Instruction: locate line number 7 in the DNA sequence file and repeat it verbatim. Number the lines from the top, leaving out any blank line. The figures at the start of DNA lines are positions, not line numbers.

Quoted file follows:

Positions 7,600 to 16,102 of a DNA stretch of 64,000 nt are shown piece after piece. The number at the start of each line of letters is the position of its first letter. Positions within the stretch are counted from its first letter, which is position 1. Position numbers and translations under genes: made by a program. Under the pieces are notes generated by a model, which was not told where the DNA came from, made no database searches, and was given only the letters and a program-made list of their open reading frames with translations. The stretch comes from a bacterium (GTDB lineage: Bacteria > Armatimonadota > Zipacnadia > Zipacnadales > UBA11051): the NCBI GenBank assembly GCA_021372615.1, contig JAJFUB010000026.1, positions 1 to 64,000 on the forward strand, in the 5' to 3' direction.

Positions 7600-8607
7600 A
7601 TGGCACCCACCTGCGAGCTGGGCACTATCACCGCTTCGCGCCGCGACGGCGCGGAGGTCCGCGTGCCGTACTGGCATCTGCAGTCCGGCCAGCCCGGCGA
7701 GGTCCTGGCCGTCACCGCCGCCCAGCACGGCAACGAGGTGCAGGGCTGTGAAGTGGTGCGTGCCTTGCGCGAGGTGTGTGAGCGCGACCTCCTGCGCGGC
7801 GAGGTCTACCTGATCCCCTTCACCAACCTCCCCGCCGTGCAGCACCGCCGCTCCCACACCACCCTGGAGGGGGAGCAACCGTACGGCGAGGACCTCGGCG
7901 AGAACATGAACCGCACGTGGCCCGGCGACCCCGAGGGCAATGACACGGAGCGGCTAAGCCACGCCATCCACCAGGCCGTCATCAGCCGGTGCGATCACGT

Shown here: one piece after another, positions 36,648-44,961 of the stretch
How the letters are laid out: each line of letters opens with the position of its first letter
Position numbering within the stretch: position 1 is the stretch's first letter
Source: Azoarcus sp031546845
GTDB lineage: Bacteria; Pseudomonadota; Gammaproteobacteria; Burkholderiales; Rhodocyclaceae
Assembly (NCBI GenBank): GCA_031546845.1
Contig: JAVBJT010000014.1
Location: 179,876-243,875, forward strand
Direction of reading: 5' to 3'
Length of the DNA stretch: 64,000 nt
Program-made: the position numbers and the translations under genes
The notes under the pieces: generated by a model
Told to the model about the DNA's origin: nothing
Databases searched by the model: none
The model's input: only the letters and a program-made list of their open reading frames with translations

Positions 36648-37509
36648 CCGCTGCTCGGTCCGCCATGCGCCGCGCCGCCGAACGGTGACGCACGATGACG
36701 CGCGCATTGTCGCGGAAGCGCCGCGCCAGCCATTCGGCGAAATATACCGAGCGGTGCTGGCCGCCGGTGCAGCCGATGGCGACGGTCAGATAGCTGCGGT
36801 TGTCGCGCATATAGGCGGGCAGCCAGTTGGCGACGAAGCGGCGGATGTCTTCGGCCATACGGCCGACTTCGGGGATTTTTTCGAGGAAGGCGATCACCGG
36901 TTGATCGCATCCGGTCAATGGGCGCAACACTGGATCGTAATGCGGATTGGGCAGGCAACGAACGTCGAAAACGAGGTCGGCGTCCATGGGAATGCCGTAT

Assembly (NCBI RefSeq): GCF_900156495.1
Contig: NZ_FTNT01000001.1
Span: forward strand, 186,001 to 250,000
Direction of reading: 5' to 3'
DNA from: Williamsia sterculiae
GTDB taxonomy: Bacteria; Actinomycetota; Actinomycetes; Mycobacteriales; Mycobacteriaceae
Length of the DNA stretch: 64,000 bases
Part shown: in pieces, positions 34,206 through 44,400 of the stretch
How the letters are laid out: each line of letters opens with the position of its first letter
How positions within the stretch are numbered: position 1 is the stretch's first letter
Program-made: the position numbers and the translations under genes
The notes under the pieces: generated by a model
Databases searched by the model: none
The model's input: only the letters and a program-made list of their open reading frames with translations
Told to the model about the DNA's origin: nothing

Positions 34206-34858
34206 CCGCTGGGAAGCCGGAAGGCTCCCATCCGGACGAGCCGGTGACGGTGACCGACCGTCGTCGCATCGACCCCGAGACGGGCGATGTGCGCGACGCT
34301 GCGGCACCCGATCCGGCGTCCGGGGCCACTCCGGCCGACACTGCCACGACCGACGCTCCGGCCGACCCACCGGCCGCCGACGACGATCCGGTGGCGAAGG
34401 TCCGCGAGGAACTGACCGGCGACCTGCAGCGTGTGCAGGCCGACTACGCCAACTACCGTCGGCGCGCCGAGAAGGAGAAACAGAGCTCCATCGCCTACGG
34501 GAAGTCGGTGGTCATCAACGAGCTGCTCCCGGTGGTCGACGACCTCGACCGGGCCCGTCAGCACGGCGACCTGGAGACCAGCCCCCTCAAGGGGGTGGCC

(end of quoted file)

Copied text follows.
7901 AGAACATGAACCGCACGTGGCCCGGCGACCCCGAGGGCAATGACACGGAGCGGCTAAGCCACGCCATCCACCAGGCCGTCATCAGCCGGTGCGATCACGT